Coravin – does it work?
Last February, I went to the Irish launch of Coravin, a new wine preservation device, which promises to allow you to enjoy wine from the same bottle over a period of months, if not years.Founder Greg Lambrecht became frustrated when his pregnant wife was unable to drink wine. He couldn’t consume an entire bottle every night, and, in any case, he wanted a to have a glass of white wine, then one of red, and possibly a glass of dessert wine too. And so he started off on a 12-year process that was eventually to lead to Coravin.He focused on how to extract the wine without introducing any oxygen. The answer is a very smart small piece of equipment that looks a little like a microscope, with clamps to grip the bottle, a long thin needle that pierces the cork, and a capsule of argon gas that automatically replaces the wine as you pour out the desired quantity through a spout. Once you remove the needle, the cork springs back to reseal itself. It doesn’t work on screw caps or plastic corks, but apparently does with all kinds of cork. Coravin claims the wine will remain fresh indefinitely.
There are other wine-preservation systems, such as the Enomatic, but that is expensive and takes up a lot of space. The Vacu-Vin and related Verre de Vin systems work for a short period. Nothing else performs for as long or as reliably as the Coravin promises. A wine enthusiast can now pour a glass of a particular fine wine, reseal it and then return for a second glass months later. It will certainly be of real interest to those who like to have a glass or two of vintage port or dessert wine after dinner. Restaurants can now offer a huge range of wines by the glass, including fine wine, without fear of being left with an opened, rapidly oxidising bottle. Wine shops can offer their customers multiple samples before they buy.
The big question, of course, is does it work? Jancis Robinson and Robert Parker are both fans. Château Margaux uses it to test their wines before sending them abroad for tastings.Recently, I was invited to a follow-up tasting by Coravin agents. We blind-tasted the same resealed wines from February against freshly opened bottles. None of the journalists present were able to tell the difference, and we are not alone. Apparently, more than 2,000 professionals have completed a similar tasting, and none so far has a 100 per cent success rate.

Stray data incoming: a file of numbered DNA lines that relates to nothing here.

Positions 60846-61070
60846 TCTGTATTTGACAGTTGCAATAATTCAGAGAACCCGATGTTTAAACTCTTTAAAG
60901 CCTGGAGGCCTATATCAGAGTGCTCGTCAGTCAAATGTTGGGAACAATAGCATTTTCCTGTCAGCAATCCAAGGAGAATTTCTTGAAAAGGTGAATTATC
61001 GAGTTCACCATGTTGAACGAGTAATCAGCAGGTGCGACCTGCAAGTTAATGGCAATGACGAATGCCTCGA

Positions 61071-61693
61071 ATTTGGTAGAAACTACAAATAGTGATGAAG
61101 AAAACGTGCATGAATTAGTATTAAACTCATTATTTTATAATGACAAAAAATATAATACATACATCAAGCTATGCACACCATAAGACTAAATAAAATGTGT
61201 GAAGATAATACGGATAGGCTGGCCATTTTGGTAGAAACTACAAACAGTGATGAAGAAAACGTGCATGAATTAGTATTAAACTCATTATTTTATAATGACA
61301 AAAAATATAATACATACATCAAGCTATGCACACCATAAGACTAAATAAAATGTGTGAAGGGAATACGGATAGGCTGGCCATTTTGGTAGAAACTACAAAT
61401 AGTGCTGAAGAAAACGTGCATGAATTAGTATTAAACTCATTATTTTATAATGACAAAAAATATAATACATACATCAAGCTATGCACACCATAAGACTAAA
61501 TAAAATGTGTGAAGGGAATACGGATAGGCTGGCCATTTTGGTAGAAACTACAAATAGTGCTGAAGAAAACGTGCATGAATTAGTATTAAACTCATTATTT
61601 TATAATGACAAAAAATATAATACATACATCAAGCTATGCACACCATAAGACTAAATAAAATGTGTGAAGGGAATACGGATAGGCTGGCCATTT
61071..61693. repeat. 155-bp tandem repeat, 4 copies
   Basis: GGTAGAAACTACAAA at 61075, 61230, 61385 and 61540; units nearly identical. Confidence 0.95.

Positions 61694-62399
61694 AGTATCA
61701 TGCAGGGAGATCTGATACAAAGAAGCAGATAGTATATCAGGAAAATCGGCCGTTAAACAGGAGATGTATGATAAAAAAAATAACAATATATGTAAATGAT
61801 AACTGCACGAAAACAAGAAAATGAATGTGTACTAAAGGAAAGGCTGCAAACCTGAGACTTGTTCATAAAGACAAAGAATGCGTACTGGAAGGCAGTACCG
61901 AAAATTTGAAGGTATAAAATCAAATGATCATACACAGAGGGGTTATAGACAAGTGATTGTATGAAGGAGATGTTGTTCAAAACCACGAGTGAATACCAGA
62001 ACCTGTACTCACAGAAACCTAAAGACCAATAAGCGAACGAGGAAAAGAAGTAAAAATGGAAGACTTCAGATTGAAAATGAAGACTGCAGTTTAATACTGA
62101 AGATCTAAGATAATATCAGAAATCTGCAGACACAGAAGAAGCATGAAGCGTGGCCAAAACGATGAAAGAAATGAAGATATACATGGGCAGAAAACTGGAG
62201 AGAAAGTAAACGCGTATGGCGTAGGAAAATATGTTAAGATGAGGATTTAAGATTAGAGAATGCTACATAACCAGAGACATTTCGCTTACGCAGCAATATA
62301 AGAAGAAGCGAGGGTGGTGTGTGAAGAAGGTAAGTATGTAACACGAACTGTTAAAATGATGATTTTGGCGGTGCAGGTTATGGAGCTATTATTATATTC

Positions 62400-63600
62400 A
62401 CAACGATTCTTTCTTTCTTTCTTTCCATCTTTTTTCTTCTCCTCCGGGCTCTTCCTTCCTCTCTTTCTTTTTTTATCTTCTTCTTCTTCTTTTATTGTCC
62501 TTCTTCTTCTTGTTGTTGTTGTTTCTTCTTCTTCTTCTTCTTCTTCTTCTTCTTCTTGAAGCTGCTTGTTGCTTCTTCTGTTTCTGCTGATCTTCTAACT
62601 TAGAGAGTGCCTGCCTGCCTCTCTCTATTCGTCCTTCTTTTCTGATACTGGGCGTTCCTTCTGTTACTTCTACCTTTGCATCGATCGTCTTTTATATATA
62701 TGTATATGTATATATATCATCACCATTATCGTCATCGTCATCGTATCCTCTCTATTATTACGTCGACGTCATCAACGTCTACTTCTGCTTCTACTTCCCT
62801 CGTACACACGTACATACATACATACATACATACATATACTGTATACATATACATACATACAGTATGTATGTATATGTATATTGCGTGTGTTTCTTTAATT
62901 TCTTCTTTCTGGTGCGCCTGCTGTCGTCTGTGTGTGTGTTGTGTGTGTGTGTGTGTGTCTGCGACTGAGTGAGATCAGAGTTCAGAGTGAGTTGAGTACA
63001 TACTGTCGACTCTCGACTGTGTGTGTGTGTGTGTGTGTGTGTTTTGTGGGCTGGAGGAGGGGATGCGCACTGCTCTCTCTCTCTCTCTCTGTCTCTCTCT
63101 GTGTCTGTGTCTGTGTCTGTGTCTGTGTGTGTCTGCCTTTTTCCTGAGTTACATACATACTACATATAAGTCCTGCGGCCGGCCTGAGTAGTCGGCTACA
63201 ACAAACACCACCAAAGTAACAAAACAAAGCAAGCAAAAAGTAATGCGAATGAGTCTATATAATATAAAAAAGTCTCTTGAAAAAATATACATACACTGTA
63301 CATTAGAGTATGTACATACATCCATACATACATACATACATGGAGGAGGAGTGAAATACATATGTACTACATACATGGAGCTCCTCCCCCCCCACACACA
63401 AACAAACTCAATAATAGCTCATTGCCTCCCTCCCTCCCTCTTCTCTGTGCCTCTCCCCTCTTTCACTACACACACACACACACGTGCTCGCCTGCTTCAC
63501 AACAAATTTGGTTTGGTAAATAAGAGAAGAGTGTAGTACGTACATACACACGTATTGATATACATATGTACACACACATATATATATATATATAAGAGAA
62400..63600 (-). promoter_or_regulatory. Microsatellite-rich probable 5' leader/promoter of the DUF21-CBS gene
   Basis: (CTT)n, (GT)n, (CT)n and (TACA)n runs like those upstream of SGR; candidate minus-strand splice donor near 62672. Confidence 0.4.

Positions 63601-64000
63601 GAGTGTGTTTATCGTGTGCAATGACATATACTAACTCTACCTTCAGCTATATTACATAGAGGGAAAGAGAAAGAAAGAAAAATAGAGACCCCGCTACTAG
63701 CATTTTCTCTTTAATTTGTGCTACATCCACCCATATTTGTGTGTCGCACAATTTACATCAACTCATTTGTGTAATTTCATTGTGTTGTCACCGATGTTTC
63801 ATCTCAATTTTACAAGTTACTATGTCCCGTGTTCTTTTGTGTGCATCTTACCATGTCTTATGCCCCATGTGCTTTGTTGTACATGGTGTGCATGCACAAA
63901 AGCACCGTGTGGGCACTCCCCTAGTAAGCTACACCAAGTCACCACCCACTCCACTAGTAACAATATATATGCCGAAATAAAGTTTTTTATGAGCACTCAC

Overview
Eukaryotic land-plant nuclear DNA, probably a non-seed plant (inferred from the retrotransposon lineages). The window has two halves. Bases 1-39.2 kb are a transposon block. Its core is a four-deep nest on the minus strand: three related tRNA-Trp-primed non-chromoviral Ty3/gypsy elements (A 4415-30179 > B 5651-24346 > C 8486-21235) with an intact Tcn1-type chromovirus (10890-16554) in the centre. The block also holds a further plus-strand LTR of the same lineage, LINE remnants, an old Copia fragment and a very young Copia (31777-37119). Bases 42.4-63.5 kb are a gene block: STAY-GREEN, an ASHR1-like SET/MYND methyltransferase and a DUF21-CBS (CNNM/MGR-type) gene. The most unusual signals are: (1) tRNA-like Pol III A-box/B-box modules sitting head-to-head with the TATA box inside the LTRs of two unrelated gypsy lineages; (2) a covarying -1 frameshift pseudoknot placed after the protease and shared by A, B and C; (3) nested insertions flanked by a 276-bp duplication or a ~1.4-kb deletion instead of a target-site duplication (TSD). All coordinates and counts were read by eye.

The Coravin does have disadvantages. It is expensive to buy and does have operating costs; I found my argon capsule was good for about 15 bottles – that is 65 cents per use. It is also quite fiddly to use. I cannot imagine a sommelier bringing it to the table. It would be great for restaurants that want to offer fine wines, even flights of a fine wine, or a glass of fortified or sweet wine at the end of a meal. But you probably won’t see it being used on the house wine. I find a bottle of wine rarely lasts more than one evening chez Wilson, and you don’t need a seal if you drink any remaining wine the following evening.There is also a strong argument that a bottle of fine wine, or any wine, is best enjoyed with friends and not kept for your own personal enjoyment.However, my wife and I often enjoy a glass of white wine before dinner or with a starter, and then move on to a red. I can now crack open a very nice bottle and reseal it for a few weeks. So far it is proving very useful.
The Coravin is available through wineonline.ie and various retail shops including some O’Briens outlets for €299. Two replacement capsules cost €19.99 and each one works for anything from 15-30 glasses of wine. This week, I recommend three expensive wines that might be best enjoyed by the glass.
Mas de Daumas Gassac Blanc 2014
IGP St. Guilhem-le-Desert Cité d’Aniane
An elegant white wine with enticing floral aromas and soft juicy white peach fruits.
Stockists: Red Nose Wines, Clonmel; Curious Wines, Cork.
Jurancon, Clos Uroulat 2012
A deliciously refreshing dessert wine with tangy pineapples and tropical fruits. Heavenly with Roquefort.
Stockists: Redmonds; Listons; Fallon & Byrne; The Corkscrew; Green Man, Terenure; Avoca; World Wide Wines; Le Caveau.
Bodegas Tradicion Amontillado Vors, Jerez
An epic dry sherry of breathtaking complexity that demands to be sniffed and consumed slowly, sip by glorious sip.
Stockists: Wines on the Green; Black Pig, Donnybrook.
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